If ever a play proved one can reach the universal through particulars, it’s Bill Cain’s “How to Write a New Book for the Bible,” splendidly executed by South Coast Rep by way of Berkeley and Seattle. Aided by a candid diary kept while his mother was dying of liver cancer, Cain fashions a collage of everyday life which keeps inviting you to mull over the interactions among your own loved ones. Watching it is as pleasurable as leafing through a stranger’s chaotically organized, but page for page smile-inducing, intimate scrapbook.
It’s hard to imagine a more frankly autobiographical tragicomedy. Even “Long Day’s Journey into Night” imposes a thin veneer of fiction over the haunted O’Neills, but here Cain writes “Bill Cain” (Tyler Pierce) and his little nuclear unit in what seems like photorealistic detail: a fraught encounter with a Halloween pumpkin; the mysterious Vietnam service of quiet, intense brother Paul (Aaron Blakely); boisterous family squabbles laid out blow by pointed blow.
Character and author Bill are Jesuit priests. We don’t learn much about Cain’s vocation (is he saving that for another play?), but his priestly yearnings are central to all this reminiscence. Recognizing the Bible as first and foremost a family story – cf. Jesus, Mary and Joseph, not to mention God as father of the family of man – he’s determined to look inward to discover meaning.
“Do we matter?” he keeps wondering. God’s eye may be on the sparrow, but is it also focused on the everyday joys, quarrels and sorrows of four little people in Syracuse, N.Y.?
Cain and helmer Kent Nicholson give God, and the earthly audience, plenty to attend to with interest. The kaleidoscopic structure keeps us on our toes, jumbling chronology and even going into sheer fantasy to bring out parallels and patterns across time. Multiple perspectives provide more delight, as all four Cains periodically step forward to share their own interpretations and continue their bickering before a live audience. (And Billy – in Pierce’s hands a delightfully mournful kvetcher – almost always gets the worst of it.)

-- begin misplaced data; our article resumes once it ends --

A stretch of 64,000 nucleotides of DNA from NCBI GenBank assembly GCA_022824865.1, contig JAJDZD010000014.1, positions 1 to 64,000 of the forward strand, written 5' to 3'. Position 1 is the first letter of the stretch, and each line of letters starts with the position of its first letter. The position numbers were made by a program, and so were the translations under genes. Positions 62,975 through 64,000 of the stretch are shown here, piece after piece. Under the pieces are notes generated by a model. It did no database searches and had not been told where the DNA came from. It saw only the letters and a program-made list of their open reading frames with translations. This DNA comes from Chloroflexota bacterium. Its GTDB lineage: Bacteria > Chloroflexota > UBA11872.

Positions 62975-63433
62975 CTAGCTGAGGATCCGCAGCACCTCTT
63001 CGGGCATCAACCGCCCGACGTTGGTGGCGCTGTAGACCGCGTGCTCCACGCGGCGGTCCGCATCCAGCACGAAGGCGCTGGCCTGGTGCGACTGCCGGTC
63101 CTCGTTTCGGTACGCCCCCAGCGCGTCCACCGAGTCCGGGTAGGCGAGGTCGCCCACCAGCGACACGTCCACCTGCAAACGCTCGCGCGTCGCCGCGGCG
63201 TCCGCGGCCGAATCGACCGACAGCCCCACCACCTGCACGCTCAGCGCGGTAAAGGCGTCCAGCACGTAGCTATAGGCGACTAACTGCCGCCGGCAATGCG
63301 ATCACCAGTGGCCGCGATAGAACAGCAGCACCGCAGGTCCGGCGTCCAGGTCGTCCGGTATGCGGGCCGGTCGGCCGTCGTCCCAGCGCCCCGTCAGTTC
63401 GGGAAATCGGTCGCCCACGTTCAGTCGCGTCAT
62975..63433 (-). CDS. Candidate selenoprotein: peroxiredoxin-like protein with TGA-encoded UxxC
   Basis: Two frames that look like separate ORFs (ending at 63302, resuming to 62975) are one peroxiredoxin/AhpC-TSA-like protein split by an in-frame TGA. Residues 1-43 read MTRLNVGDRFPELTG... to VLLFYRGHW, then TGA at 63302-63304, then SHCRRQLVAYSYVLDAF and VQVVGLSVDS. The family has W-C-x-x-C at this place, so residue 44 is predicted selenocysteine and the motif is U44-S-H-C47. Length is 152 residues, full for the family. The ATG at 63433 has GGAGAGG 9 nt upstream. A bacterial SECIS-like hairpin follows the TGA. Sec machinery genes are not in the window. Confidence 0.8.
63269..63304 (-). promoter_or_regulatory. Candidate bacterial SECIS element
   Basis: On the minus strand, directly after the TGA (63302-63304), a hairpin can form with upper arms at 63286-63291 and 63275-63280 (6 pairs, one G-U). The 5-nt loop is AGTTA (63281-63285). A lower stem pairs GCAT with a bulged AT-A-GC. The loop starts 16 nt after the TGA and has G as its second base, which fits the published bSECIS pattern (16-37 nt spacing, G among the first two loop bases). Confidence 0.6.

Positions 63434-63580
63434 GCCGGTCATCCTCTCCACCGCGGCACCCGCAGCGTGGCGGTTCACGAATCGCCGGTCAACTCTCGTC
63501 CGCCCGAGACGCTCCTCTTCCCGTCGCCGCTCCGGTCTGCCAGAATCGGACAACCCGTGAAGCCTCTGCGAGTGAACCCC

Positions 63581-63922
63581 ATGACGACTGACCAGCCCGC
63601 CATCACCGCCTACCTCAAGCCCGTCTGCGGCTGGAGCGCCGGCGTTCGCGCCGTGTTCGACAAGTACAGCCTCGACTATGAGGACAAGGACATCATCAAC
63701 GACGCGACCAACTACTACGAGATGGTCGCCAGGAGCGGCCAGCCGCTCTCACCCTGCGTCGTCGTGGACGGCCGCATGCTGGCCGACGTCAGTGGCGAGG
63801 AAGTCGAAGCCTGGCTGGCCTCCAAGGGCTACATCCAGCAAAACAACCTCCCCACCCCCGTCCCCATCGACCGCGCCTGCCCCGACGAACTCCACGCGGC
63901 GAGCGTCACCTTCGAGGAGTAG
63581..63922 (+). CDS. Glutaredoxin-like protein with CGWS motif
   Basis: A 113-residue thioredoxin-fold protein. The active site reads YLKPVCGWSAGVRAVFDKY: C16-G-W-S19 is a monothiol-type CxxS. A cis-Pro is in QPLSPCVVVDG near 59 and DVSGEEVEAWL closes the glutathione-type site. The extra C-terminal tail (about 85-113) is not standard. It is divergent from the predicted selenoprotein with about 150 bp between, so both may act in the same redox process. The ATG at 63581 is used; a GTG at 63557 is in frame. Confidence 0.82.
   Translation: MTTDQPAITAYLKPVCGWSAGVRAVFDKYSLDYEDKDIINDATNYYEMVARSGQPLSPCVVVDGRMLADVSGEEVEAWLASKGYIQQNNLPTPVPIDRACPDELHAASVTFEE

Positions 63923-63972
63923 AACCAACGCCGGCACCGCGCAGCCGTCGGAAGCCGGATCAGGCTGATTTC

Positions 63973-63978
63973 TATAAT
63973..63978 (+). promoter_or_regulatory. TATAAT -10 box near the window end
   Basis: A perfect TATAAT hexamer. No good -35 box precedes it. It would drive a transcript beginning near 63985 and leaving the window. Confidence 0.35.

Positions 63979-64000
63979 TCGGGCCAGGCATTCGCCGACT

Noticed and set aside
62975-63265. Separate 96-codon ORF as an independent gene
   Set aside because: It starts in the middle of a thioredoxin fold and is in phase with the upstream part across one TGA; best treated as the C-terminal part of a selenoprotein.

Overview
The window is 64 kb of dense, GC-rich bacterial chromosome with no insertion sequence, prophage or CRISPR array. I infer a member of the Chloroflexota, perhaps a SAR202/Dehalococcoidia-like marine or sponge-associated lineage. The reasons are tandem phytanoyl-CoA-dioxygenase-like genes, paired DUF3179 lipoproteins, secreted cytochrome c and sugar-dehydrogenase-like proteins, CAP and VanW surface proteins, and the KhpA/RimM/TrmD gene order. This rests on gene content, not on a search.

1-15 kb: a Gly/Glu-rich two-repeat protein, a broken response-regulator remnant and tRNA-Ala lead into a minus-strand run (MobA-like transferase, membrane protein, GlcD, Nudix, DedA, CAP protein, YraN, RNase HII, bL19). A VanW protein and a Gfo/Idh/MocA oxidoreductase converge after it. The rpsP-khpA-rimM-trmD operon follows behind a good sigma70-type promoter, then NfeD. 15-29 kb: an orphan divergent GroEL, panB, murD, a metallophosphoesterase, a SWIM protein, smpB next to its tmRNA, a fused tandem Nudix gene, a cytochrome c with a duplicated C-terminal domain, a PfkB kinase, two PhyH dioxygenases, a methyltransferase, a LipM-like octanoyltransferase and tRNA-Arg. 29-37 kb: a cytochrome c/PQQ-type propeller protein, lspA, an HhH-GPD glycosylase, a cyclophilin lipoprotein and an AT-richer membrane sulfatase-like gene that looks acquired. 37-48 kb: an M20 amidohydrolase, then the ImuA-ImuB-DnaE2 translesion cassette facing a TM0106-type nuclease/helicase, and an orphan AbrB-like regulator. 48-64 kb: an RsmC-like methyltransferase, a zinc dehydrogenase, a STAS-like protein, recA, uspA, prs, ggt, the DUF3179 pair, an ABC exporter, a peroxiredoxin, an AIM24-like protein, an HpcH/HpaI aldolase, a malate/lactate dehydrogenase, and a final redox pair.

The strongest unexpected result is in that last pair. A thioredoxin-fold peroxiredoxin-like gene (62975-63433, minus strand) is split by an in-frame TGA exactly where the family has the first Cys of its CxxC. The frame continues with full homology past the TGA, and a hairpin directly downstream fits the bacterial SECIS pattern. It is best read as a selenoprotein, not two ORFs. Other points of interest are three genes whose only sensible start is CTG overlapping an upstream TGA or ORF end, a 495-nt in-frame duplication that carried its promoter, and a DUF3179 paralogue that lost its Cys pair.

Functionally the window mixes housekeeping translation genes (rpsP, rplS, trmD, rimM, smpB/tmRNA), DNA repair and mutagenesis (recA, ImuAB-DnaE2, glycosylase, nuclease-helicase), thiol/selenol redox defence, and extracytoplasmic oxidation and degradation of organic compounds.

Scott Bradley’s set is itself a stunning collage, bits and pieces suspended or dropped as the Cains’ minds conjure them. Alexander Nichols’ lighting seamlessly pulls us into and out of recollection, and Callie Floor’s costumes are both period specific and effortlessly reflective of character.
Pierce and Blakely have got their brother act down to a science in this third production in a row, joined by the excellent Jeff Biehl as the ebullient, slightly remote dad (and numerous other characters of various ages and genders). And Linda Gehringer’s mom is simply a wonder, deeply physical and emotionally true in showing us the psychological complexity of a soul whom no one dare dismiss as an “ordinary housewife.” To Cain, nothing about people is ordinary, a lesson Nicholson’s cast has absorbed into its bones.
Cain’s Biblically centered conceits, when all is said and done, seem somewhat forced. The joy in having Bill raise his hands in benediction to intone new plot developments – “And lo, Mary called her elder son” – diminishes through repetition.
On the other hand, if that’s the hanger Cain needed on which to drape such a warm, affecting skein of memories, it would be the height of ingratitude to object.